Thursday, August 28, 2008
By Ted Burke
Steve Gehrke is a wonderful poet, a fine lyric intelligence who is brave enough to investigate issues of art and aesthetics in ways that suggest that our vanity is more wrapped up (so to speak)in our creation of pretty images than we were led to believe on those grade school field trips to the county art museum. Chosen for for Slate by poetry editor Robert Pinsky in November of 2005, it is not something you could easily warm up to, which is Pinsky's style. Gehrke gets to the heart of the artist's obsession with the image as a hedge against aging, of forestalling any hint or sign of his or her inescapable death. Gehrke understands the outer edge of aesthetic fixation, and in his poem "Self Portrait; Masterbating (after Egon Schiele)" we understand how the up close examination of skin, it's folds, it's unexpected contours and deviations from the perfect moment of perception can become sticky.
Our painter, aged, flabby, slow to respond either with his art or his body to stimulations that formerly would have sent him raging with inspiration and the need to cast his vision into the world, now confronts himself wizened and not wiser) save for an idea that youth is wasted on the young)and finds his gaze turned from the world he sought to remake in his image , but upon himself, his body a failing range of fleshy, wrinkles, folds of old muscle, flaccidness itself. This is masturbation as a way of remembering when the gesture, the movement, the inspiration of youth was effortless, boundless, and the reward was an overload of sensation that was reward enough for the intensity.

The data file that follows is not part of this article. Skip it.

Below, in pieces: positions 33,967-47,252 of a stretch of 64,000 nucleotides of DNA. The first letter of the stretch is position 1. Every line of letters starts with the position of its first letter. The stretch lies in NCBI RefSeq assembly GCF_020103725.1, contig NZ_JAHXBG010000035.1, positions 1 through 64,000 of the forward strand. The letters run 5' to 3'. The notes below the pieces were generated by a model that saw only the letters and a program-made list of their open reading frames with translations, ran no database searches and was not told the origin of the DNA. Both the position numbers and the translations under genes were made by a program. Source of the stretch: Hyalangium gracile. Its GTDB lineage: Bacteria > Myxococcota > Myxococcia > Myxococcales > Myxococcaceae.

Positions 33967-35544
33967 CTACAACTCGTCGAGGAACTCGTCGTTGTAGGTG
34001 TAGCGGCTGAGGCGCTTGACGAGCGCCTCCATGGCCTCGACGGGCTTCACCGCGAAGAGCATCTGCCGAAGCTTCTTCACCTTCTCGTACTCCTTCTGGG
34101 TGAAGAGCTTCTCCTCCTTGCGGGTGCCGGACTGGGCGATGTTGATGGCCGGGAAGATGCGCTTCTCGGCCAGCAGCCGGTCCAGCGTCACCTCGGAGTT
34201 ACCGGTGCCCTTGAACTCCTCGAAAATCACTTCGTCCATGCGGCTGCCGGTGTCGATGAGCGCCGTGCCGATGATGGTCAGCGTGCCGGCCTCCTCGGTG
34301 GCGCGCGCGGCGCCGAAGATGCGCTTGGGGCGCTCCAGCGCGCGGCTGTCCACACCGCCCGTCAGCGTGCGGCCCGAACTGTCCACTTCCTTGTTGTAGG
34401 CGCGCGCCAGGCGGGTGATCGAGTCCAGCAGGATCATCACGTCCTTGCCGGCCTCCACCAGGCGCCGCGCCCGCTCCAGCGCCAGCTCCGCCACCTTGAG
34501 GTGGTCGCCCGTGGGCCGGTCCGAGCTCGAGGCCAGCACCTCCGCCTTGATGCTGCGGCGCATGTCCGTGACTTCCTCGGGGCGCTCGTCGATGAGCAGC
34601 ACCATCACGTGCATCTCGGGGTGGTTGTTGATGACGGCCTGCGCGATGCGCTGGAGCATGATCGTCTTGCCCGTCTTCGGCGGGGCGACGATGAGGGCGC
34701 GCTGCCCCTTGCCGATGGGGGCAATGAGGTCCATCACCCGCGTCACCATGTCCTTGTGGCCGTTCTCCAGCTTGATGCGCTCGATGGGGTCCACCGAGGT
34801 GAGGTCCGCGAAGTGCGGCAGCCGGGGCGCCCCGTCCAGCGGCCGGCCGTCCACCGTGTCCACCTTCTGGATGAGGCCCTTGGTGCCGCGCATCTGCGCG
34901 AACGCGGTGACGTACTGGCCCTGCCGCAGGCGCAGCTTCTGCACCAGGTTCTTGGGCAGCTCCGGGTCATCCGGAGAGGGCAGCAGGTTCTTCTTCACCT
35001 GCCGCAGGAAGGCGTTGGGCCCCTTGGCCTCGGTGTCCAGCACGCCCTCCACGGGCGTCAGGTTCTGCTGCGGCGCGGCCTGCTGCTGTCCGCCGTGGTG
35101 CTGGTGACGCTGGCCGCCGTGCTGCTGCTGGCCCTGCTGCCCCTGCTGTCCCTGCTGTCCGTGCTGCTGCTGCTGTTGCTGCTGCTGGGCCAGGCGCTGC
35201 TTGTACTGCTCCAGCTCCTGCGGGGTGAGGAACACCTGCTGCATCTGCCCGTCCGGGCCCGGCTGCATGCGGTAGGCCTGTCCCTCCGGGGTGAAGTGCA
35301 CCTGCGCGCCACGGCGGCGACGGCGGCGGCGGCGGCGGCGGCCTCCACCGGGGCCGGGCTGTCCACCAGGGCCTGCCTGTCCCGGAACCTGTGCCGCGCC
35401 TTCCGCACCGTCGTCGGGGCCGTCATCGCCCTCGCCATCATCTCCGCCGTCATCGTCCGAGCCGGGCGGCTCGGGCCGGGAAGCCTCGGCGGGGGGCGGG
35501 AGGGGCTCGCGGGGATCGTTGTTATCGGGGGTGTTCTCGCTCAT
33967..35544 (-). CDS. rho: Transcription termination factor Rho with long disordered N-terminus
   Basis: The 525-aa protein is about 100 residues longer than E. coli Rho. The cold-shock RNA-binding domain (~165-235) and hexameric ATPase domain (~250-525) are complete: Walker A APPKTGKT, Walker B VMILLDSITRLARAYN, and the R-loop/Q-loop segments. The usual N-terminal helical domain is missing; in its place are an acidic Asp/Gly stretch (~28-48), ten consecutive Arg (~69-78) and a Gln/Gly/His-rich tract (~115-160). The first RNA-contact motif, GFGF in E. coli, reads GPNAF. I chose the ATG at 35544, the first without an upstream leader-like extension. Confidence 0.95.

This is not my favorite subject matter to read, but I admire Gehrke's skill to set this potentially tasteless scene in a kind of writing that is sympathetic without a miss step into bathos or apology. Personally, I'd rather re-read Dorianne Laux's poems about giving a blow job--the subject is a better fit, so to speak, for my view of myself in the world--but the present poem commands respect. That is a poem whose scenario I could see myself in. Truth told, I see myself in Gehrke's poem as well, and all the tangled issues one can imagine it knots up ever further. It's just that I prefer Laux's wonderful words of adoration for her man. Gehrke's rumbling has at least the benefit of being well done.